A rich but lonely woman, Frances Austen, one day invites a homeless young man from a nearby park to her apartment and offers to let him live there. However, she has no intention of ever letting him leave again.
Two convicts break out of Mississippi State Penitentiary in 1936 to join a third on a long spree of bank robbing, their special talent and claim to fame. The youngest of the three falls in love along the way with a girl met at their hideout, the older man is a happy professional criminal with a romance of his own, the third is a fast lover and hard drinker fond of his work. The young lovers begin to move out of the sphere in which they have met, a last robbery in Yazoo City goes badly and puts paid to the gang once and for all as a profitable venture, but isn't the end of the story quite yet, as all three are wanted and notorious men with altogether different points of view on the situation they are faced with.Written by
On the night before the law officers come to the Grapes Motor Hotel, a thunderstorm occurs. Keechie has a conversation with Mattie out in the motor hotel's courtyard, with both of them covering their heads from the rain. The next morning, when Keechie leaves her cabin and walks to the motel's office, the ground in the courtyard is dry. But when the law officers arrive a few minutes later, the ground in the courtyard is suddenly muddy and filled with puddles. See more »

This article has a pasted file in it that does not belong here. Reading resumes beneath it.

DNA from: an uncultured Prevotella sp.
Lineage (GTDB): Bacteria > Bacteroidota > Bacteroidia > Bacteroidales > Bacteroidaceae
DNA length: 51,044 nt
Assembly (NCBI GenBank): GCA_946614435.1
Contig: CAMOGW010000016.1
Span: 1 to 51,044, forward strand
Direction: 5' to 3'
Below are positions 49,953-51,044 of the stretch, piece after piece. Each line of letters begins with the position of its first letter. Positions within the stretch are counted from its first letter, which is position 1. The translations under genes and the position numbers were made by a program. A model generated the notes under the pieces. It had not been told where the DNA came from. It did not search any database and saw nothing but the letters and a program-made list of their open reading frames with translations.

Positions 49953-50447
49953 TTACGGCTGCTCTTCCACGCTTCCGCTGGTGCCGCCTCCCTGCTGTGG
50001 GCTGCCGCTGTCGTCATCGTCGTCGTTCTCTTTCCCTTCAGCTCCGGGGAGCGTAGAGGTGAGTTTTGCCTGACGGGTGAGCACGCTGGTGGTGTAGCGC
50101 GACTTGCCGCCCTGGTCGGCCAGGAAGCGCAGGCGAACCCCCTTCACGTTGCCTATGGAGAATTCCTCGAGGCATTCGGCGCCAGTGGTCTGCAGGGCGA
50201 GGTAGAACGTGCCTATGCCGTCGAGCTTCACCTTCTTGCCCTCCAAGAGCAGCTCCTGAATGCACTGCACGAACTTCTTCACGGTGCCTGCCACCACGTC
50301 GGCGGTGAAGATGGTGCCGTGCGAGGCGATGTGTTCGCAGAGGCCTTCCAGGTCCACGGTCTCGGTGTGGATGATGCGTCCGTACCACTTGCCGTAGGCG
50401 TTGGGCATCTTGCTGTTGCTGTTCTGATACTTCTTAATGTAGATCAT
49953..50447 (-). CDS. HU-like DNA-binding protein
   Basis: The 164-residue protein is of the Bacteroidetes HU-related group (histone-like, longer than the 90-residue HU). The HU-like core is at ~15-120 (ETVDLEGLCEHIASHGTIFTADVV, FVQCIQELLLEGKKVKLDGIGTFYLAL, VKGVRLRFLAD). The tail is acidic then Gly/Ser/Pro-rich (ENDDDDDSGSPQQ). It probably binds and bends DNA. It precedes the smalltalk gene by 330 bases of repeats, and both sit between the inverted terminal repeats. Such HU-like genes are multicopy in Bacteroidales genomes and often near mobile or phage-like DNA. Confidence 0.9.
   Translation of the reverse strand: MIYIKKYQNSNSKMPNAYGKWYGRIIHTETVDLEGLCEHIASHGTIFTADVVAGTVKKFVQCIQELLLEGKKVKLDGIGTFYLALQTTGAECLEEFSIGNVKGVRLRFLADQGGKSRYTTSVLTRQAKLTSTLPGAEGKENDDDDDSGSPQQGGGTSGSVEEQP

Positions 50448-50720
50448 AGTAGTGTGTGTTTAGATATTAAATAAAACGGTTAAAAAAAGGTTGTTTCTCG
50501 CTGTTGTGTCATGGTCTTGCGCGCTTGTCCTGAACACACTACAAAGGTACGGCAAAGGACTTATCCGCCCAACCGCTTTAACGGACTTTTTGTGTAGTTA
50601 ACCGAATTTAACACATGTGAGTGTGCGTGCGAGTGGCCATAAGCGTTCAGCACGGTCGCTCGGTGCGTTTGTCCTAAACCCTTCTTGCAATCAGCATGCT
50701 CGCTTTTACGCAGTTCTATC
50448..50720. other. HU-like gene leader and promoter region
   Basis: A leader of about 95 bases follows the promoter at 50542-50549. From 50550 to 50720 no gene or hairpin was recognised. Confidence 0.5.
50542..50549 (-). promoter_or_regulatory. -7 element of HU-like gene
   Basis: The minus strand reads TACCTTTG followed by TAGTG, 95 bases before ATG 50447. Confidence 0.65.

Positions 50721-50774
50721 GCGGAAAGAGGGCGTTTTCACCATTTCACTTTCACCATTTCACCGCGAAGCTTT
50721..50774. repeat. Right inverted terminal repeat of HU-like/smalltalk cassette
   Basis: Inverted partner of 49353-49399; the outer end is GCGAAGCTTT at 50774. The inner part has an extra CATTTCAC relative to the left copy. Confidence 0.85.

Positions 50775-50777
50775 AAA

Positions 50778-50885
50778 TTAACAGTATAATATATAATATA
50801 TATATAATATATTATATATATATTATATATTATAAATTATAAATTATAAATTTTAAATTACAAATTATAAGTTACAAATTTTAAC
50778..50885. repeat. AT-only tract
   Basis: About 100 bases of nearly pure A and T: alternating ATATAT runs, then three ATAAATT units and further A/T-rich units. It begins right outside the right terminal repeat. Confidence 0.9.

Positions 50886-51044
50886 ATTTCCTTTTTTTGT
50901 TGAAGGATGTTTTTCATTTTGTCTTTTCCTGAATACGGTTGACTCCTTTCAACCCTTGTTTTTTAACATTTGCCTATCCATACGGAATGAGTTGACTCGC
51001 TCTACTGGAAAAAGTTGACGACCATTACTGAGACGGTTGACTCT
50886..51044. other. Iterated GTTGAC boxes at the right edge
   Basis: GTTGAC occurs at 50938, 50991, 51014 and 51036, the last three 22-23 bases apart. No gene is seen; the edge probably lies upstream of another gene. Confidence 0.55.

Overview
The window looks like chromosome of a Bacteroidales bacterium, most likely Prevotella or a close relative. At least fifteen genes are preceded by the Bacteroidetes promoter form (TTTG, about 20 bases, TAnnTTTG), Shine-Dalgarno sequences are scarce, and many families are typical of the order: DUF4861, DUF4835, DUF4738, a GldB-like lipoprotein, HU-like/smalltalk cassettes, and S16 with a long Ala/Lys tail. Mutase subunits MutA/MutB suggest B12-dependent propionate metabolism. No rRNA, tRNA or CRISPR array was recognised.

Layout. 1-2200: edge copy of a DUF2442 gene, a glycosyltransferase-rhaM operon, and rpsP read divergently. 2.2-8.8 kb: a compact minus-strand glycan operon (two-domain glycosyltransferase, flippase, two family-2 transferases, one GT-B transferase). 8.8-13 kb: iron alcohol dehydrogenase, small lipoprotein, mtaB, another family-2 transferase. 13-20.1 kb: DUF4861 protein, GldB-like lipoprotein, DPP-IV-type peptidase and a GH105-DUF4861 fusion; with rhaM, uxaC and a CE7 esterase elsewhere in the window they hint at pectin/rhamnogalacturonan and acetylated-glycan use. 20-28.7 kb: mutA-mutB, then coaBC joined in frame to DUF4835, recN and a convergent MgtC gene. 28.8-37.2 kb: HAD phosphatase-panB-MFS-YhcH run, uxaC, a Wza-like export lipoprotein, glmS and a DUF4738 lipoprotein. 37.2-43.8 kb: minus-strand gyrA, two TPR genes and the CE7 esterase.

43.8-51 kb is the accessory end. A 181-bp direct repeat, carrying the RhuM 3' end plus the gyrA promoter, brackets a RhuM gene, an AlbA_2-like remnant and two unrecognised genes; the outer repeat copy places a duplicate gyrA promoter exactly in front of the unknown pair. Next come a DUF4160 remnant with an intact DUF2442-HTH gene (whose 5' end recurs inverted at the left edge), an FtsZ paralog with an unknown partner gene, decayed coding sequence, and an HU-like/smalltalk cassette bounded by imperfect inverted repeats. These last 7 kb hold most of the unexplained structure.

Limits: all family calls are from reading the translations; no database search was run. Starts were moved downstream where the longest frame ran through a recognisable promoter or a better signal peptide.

I am not an Altman fan, but this film is superb. For those who say he ripped off Bonnie and Clyde, check out They Live By Night and see almost the same story, but here the relationship between Carradine and Duvall forces us to root for them and hope that somehow they can change their life. Was there ever a bath more haunting than Duvall's?
The robberies are shot so matter of fact. There's no pounding score in the background, no elaborate plans are set and we don't see men looking at their watches, timing things. The radio plays, people swizzle Cokes and dogs bark, while the three men pull almost casually stroll in and rob the bank.
I am struck by the similarity between the last scene here and in From Here to Eternity: the lover of the dead man traveling to another place, while painting an idealized picture of their beau. Watch it and pay attention; it's a fine work of art.
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